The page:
S44

S46

S42

S4′4

S4′6

S4′2

C1

− Vdc / 4

a i4 VC 4

Vdc

Vdc

2

4

i3 = x

VC 3

i2 = 0

VC 2

i 1 = −x

VC 1

dual five-level inverter-fed open-end winding induction motor

i0

b gate signals to IGBT driver cards

+5 Vdc PWM and level signals

DSP VS ∗

V∗

V∗ to V∗

V∗

V∗

V∗

A B

fS

A

∗ VB C

CPLD

inverter A voltage vector and switching - state generation

5 - level SVPWM generation

∗ VC

V/f control algorithm

2Ts synchronised sequence generation

3 - phase power supply

switching - state combination selection (table 7) and gate signal decoding (table 1)

poles A, B, C IM poles A′, B′, C′ inverter A′

SEQ dual five-level inverter - fed open-end winding induction motor drive (Fig. 3a)

'*' indicates reference value

c

Fig. 3 a Power schematic of proposed ﬁve-level inverter with capacitor-voltage balancing and common-mode voltage elimination b 2Ts equivalent block schematic of proposed inverter topology of Fig. 3a during four-level or ﬁve-level operation c Block diagram of V/f control scheme used for proposed drive d Transition from three-level to four-level and four-level to ﬁve-level mode of operation: machine phase voltage VAA0 e Common-mode VCM for operation of Fig. 3d f Voltages of DC-link capacitors for operation of Fig. 3d g Transition from ﬁve-level to over-modulation operation: machine phase voltage VAA0 h Common-mode voltage VCM for operation of Fig. 3g i Voltages of DC-link capacitors for operation of Fig. 3g

common mode voltage, V

machine phase voltage, V

150 100 50 0 − 50 − 100

5

0

−5

− 150 0.3

0.4

0.5

0.6

0.7

0.3

0.8

0.5

0.6

time, s

d

e

42

0.7

0.8

42 capacitor voltage, V

capacitor voltage, V

0.4

time, s

41 vC 2, vC 3 40 39

41

vC1, vC4

40 39 38

38

0.3

0.4

0.5

0.6

0.7

0.3

0.8

0.4

time, s

0.5

0.6

0.7

0.8

time, s

f 3 common mode voltage, V

machine phase voltage, V

150 100 50 0 − 50 − 100 − 150 0.5

0.6

−1 −2

0.5

0.6 time, s

g

h 80

vC 2 + vC 3

60

50 vC 2 , vC 3 40 0.5

0

−3 0.4

0.8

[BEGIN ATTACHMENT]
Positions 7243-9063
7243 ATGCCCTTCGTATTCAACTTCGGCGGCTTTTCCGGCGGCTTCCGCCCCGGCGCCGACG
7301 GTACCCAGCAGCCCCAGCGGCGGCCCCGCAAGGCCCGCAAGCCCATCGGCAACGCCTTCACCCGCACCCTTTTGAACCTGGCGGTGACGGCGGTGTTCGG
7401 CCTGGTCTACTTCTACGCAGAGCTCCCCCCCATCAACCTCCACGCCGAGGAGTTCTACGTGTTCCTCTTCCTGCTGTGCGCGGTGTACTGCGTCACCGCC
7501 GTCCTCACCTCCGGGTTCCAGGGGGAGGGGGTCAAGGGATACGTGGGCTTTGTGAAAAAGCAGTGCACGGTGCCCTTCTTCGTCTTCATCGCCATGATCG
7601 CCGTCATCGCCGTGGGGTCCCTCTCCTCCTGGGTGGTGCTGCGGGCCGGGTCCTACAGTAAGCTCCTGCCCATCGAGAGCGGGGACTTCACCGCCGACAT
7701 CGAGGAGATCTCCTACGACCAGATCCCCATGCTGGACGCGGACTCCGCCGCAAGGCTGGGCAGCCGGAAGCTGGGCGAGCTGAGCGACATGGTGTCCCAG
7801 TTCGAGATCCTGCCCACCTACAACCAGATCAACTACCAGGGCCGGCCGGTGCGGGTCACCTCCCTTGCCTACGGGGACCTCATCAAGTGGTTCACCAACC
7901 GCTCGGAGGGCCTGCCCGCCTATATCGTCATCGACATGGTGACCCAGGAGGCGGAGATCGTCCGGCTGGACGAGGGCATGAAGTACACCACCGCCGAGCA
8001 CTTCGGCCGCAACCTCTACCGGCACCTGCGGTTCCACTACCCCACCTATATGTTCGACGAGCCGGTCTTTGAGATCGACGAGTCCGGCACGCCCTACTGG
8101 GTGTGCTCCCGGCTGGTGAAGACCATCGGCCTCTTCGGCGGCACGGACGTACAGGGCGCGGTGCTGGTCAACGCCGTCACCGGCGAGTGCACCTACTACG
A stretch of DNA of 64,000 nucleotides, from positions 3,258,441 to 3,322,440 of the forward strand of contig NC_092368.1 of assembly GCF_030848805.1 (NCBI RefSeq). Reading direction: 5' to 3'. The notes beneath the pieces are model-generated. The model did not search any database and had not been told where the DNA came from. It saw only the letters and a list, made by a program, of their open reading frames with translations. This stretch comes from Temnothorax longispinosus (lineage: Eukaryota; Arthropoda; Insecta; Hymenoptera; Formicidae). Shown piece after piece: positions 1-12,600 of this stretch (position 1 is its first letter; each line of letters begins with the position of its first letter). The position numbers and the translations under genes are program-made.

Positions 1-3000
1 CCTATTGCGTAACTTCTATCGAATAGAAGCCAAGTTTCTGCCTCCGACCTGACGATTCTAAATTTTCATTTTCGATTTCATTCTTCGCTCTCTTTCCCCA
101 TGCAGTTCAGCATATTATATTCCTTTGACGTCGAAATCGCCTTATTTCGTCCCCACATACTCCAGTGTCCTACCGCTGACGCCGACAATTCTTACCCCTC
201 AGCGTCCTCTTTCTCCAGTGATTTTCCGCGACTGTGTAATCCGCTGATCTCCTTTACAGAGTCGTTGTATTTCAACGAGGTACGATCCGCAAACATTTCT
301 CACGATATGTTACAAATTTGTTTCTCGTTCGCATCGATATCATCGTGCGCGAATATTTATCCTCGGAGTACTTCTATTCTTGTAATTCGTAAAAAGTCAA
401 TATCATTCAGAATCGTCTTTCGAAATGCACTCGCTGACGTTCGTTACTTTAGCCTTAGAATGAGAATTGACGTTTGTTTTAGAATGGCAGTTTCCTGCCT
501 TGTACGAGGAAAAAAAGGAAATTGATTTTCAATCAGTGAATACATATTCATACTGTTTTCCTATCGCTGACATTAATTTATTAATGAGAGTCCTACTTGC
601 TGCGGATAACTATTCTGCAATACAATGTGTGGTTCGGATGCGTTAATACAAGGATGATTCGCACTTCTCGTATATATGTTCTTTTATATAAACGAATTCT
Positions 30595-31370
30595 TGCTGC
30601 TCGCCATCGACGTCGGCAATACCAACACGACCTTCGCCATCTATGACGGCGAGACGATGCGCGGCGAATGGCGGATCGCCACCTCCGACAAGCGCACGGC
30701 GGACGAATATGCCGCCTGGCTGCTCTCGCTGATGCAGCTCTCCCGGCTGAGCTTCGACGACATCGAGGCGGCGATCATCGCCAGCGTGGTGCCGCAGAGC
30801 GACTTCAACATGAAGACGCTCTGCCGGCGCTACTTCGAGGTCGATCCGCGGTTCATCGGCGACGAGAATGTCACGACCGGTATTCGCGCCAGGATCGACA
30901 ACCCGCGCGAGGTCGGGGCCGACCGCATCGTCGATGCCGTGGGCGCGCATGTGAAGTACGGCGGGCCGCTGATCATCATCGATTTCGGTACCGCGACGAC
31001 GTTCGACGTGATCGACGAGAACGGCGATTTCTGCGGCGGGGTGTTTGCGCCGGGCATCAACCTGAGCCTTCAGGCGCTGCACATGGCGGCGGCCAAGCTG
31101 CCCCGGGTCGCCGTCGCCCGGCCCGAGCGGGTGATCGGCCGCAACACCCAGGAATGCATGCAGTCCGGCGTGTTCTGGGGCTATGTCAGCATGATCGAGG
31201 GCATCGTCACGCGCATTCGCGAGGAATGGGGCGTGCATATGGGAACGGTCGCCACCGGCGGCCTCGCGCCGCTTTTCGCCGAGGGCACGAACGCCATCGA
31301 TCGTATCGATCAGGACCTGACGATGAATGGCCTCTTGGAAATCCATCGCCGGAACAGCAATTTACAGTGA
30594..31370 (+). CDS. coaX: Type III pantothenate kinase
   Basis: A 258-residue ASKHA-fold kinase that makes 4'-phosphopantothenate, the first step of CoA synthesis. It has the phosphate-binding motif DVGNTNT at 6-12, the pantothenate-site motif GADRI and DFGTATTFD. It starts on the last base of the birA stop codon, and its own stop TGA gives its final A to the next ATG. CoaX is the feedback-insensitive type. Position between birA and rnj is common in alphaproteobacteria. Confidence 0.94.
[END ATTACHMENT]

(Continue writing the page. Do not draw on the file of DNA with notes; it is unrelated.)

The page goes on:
70

0.4

1

time, s

80 link voltage and capacitor voltage, V

0.7

link voltage and capacitor voltage, V

0.4

2

0.6

0.7

0.8

0.8

vC 1 + vC 4

70

60

50 vC 1, vC 4 40 0.4

time, s

0.7

0.5

0.6

0.7

0.8

time, s

i

Fig. 3

Continued

causes an increase in DvCU ¼ DC4DC3 proportional to current iA, an increase or decrease in DvCM ¼ vC3vC2 based on the resultant amplitude of ‘(iAiC)’, and a decrease in DvCL ¼ vC2vC1 proportional to iC.

4.1 Pairs of dual switching-state combinations It is evident from Fig. 2c that the machine phase windings A and C are connected across C3 and C2 respectively, when ‘10–1,000’ (for A0 1 of 2LV group, Table-3) is switched. The same windings A and C are connected across C2 and C3 respectively, when ‘000,101’ (for A0 1 of 2LV group, Table 3, Fig. 2c) is switched. As described in the previous paragraph ‘10–1,000’ can be equivalently represented as ‘iA, (iAiC), iC’, similarly, based on Table 5, it is found that ‘000,101’ (Fig. 2c) can be equivalently represented as ‘iC, (iA+iC),iA’. These equivalent representations show that

the switching-state combinations ‘10–1,000’ and ‘000,101’ of A0 1 (Fig. 2c) cause the equal and opposite currents ‘(iAiC)’ and ‘(iA+iC)’, respectively, through the middle DC-neutral (i.e. current i2, Fig. 1f). Hence it is clear from (9) that these two switching-sate combinations produce exactly the opposite effect on the charge balancing of the inner two capacitors of the DC link i.e. on DvCM ¼ vC3vC2 (Fig. 1f). Therefore ‘101,000’ and ‘000,101’ (Fig. 2c) are termed as a pair of middle DC-neutral dual switching-state combinations (MNDS) of A0 1 . Different possible MNDS pairs of voltage space vectors (Table 3) are listed in Table 6. For voltage vector A0 1 , ‘02–2,12–1’ makes one MNDS pair with ‘1–21,0–22’ and forms another MNDS pair with ‘11– 2,01–1’ also, shown with the help of a bidirectional arrow in Table 6. Similarly, ‘10–1,000’ and ‘20–2,10–1’ (of A0 1 , Fig. 2c), with equivalent representations ‘iA, (iAiC), iC’ and ‘iA,

Table 7: Chosen redundant switching-state combinations for P_S and N_S durations with respective equivalent representations and 2TS equivalent representation for different voltage space vectors in 301 segment of voltage space phasor structure Voltage space vector location

Chosen switching-state combinations with respective equivalent representations for open-loop control scheme (inverter A, inverter A0 )